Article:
Twenty years ago this spring, the best baseball video game ever made reached shelves. Some baseball gamers might remember MVP Baseball 2005 fondly, or RBI Baseball from further back; others might be convinced that modernity and sophistication make MLB The Show the latest and greatest option. But for a certain generation of fan, no other game can match the Backyard Baseball franchise for sheer entertainment value.
And after the wildly popular original, released in 1997, came a beloved sequel with one crucial advantage over its predecessor: Thanks to a licensing agreement with the MLB Players Association, Backyard Baseball 2001—which was released, in typical sports game fashion, one year before the date in its title—could insert “kid” versions of professional stars alongside the game’s fictional characters.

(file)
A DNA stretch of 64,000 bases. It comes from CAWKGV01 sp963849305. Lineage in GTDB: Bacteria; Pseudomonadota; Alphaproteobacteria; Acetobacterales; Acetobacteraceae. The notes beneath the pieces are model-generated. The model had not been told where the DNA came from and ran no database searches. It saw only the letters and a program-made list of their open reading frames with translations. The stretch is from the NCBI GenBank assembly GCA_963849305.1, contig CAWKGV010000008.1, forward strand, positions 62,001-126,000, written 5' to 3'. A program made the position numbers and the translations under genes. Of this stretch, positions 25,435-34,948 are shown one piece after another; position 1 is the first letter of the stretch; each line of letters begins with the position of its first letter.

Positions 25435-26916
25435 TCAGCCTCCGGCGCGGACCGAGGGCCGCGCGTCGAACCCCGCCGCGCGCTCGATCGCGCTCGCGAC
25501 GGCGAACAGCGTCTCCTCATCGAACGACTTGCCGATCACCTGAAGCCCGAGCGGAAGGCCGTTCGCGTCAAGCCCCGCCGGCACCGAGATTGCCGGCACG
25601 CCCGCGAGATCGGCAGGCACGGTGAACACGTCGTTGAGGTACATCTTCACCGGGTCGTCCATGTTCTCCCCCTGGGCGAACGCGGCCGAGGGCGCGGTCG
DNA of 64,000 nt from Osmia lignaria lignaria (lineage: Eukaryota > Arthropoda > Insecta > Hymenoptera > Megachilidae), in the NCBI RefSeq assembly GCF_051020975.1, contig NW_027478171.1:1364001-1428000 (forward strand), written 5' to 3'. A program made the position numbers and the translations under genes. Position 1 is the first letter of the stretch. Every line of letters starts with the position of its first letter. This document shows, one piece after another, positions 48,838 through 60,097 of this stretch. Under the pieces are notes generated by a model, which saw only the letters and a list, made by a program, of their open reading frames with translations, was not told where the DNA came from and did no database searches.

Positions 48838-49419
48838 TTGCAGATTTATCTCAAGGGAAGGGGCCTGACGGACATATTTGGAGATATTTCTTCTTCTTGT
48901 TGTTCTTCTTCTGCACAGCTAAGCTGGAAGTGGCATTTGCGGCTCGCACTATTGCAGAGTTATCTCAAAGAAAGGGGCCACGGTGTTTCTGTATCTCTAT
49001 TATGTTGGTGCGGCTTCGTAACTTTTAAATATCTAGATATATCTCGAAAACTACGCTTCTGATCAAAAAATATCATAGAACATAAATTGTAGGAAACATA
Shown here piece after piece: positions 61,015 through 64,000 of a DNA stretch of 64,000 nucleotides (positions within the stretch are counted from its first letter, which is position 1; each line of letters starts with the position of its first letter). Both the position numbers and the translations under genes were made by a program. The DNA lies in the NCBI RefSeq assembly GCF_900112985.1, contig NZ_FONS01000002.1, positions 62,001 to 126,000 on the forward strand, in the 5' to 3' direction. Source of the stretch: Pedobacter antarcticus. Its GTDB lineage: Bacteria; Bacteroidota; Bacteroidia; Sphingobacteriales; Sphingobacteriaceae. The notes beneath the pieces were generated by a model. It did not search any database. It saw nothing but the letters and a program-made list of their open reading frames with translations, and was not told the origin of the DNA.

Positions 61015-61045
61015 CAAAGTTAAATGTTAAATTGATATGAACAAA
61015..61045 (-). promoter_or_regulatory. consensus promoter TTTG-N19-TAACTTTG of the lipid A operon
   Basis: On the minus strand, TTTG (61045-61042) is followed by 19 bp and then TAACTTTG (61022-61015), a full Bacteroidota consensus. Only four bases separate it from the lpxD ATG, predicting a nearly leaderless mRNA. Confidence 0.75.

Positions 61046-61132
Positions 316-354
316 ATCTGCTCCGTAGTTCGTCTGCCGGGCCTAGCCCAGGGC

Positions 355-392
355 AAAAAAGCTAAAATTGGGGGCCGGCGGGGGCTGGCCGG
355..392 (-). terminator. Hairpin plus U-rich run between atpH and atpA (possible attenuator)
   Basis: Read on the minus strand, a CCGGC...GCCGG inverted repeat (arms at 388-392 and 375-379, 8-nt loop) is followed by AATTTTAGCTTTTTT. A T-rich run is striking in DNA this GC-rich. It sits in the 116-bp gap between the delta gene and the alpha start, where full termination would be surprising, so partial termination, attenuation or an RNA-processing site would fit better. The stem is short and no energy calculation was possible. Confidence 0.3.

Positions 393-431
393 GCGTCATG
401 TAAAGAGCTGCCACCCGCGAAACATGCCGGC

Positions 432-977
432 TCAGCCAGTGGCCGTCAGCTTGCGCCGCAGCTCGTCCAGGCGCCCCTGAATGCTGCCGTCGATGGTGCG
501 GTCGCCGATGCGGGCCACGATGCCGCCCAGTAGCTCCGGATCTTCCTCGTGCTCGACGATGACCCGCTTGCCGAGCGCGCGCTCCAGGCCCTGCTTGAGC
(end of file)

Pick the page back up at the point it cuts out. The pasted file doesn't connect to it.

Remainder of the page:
Thus, Backyard enthusiasts could draft a team that included kid Derek Jeter, kid Randy Johnson, and kid Ken Griffey Jr., replete with realistic attributes and aesthetics: Jeter with his charismatic grin, Johnson with his lanky legs, Griffey with his cap draped backward. For a young baseball fan in 2000 such as myself, it was impossible to have more fun than spending an hour in front of the computer screen, clicking away to swing and throw and run.
The Backyard franchise no longer produces new games, but as the 2020 MLB season and the celebrated game’s 20th birthday approach, let’s imagine it did. For Backyard 2001, the game featured one professional player from every MLB team, plus a second player from one select club. (That’s because Griffey, the designers’ favorite player, was traded from Seattle to Cincinnati midway through the game’s creation, so they left him and Red Barry Larkin in the game but then needed to add another player to backfill the Mariners’ spot.) Which 31 players would warrant inclusion in an updated version?